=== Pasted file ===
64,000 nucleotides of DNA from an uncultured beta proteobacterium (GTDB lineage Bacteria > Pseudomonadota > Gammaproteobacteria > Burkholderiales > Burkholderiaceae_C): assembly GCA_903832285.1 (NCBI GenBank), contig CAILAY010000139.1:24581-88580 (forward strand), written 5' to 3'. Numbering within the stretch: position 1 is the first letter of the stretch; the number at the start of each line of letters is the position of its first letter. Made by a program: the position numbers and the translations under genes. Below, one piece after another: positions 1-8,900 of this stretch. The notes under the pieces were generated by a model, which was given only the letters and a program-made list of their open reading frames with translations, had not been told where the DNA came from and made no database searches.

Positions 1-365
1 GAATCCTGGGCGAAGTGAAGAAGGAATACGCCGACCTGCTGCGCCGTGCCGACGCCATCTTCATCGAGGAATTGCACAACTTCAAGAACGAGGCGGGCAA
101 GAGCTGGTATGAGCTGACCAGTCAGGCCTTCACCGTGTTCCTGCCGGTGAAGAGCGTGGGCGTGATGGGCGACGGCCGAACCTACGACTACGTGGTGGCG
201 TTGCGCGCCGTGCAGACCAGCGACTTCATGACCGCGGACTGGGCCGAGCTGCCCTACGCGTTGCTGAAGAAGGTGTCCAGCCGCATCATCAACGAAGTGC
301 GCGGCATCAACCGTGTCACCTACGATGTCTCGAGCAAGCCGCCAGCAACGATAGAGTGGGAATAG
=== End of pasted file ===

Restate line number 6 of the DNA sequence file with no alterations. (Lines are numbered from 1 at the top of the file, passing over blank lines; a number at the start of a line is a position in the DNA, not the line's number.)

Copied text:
301 GCGGCATCAACCGTGTCACCTACGATGTCTCGAGCAAGCCGCCAGCAACGATAGAGTGGGAATAG